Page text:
Just a half a turn of the ultra-smooth focus wheel covers the vast majority of targets from about 8 metres out to infinity. Closest focus was measured at 2.36m, a little longer than advertised but plenty close enough for viewing insects or other targets at proximity.
The excellent sharpness of the image was abundantly in evidence when I turned the Oberwerk Sport ED 8 x 42 on the stars. Aiming the binocular on the Alpha Persei star cluster, I immediately noticed the very fine pinpoints of starlight served up by the instrument. The stars making up this celebrated cluster were incredibly fine, with the subtle colour differences among its members easily discernible. The fineness of the stellar images were unquestionably better than any roof prism binocular I’ve tested in this price class.
My subjective impressions of a large sweet spot were also confirmed under the stars. In a sense, the eye can deceive during daylight hours. The ‘trickery’ of visual accommodation and all that….. Centring Altair and moving it across the field, I noted that the image of the star stayed tight and pinpointed most of the way to the field stop. To my eye, it only showed noticeably bloating in the outer 15 per cent of the field, where slight refocusing restored the image to a tight pinpoint of white light. Conventional wisdom has it that field flattening optics are necessary for observing pristine star fields right out to the edges but the very mild field curvature in the Sport ED show that excellent results can be achieved without such optics.
Conclusions & Recommendations
Test driving the Oberwerk Sport ED 8 x 42 has been nothing short of a revelation. Just when you thought you’ve seen it all, along comes an instrument like this that upsets the apple cart. Oberwerk has really hit the ground running with the Sport ED roof prism binoculars, as the many other reviews also attest. This is a seriously good piece of kit. For a very reasonable price you get an extremely well-made instrument that functions beautifully in field use. It has superb resolution, contrast, ergonomics, and engineering, and in my opinion, there’s nothing to touch it in this price class with a fit and finish more reminiscent of a £1k instrument. But that seems to be the siren call of Oberwerk in general. Not only has it made its name in high quality large aperture binoculars, the company’s new lines of compact binoculars are also making heads turn. And that’s great news for the consumer and the hobby in general.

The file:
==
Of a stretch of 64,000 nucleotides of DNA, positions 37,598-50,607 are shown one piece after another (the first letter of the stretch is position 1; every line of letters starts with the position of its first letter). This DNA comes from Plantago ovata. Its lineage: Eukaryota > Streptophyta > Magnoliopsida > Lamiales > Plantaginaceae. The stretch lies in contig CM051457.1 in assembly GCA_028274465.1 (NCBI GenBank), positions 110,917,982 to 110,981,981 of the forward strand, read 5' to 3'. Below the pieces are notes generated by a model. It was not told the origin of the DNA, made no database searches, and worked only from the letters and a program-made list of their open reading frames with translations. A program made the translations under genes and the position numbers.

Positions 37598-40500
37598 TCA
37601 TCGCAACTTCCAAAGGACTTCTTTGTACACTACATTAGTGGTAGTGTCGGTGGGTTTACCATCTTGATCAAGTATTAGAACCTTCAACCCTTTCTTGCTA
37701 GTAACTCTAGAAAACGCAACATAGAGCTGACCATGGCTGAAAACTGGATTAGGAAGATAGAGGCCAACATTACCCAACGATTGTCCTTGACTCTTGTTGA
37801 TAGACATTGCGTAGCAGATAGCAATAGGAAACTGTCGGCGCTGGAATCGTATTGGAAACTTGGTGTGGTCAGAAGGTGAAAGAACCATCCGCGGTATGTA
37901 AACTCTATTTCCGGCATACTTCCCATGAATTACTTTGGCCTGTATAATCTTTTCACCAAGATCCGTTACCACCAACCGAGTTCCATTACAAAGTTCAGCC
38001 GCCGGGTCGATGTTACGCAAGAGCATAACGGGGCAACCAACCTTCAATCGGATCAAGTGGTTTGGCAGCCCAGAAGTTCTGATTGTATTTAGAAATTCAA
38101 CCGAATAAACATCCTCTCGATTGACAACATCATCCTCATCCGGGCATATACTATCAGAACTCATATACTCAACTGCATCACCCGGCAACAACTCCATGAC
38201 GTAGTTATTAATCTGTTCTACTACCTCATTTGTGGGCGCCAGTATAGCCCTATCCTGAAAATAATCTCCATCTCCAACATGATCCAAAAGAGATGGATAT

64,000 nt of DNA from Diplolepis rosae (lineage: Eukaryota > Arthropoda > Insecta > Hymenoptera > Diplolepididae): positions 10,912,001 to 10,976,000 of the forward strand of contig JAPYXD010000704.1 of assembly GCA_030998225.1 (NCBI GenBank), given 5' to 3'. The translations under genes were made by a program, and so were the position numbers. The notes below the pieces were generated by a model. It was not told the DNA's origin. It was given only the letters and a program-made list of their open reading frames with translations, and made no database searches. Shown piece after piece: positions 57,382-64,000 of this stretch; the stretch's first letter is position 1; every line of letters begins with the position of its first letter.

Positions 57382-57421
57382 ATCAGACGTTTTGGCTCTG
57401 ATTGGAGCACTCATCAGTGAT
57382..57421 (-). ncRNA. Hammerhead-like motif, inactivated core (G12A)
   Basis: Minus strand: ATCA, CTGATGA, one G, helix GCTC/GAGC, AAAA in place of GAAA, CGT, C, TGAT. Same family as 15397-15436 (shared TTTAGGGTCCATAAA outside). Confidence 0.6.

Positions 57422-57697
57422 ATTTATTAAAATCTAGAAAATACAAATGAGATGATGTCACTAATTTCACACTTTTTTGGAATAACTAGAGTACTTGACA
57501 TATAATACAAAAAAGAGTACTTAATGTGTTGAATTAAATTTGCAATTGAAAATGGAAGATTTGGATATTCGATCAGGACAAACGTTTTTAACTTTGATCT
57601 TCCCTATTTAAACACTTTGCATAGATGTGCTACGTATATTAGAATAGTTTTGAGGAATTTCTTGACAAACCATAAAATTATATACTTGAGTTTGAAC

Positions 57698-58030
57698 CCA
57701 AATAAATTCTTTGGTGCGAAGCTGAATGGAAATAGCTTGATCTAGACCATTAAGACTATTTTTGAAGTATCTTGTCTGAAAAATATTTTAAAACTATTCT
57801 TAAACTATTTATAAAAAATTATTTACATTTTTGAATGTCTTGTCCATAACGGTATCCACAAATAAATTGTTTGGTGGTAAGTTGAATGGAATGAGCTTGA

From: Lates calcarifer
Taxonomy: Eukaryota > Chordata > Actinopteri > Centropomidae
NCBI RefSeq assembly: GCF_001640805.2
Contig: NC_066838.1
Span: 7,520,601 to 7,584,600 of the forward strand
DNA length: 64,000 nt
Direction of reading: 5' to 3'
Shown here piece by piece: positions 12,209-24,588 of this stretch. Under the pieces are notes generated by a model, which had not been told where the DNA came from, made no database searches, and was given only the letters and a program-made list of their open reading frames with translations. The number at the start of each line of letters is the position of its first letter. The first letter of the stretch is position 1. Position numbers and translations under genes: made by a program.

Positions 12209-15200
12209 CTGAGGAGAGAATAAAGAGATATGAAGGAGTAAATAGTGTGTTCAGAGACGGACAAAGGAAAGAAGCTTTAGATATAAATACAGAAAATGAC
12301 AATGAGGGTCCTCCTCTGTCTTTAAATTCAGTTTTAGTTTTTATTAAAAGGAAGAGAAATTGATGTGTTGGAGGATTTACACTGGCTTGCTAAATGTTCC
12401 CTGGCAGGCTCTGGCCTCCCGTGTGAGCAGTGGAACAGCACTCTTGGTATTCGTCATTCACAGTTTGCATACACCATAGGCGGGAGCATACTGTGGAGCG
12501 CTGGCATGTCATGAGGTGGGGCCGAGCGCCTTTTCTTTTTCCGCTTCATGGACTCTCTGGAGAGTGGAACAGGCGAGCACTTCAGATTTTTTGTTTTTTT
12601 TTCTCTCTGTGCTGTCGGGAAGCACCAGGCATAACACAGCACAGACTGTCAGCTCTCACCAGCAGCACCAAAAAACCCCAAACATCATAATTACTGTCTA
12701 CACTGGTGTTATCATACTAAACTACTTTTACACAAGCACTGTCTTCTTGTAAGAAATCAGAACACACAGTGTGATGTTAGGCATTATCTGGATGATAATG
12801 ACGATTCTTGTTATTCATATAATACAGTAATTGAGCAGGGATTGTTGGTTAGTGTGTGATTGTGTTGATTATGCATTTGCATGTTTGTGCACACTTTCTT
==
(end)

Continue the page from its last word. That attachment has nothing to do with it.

Dr Neil English explores the fascinating world of binoculars in his up-and-coming book, Choosing and Using Binoculars: A Guide for Stargazers, Birders and Outdoor Enthusiasts due out in late 2023/early 2024.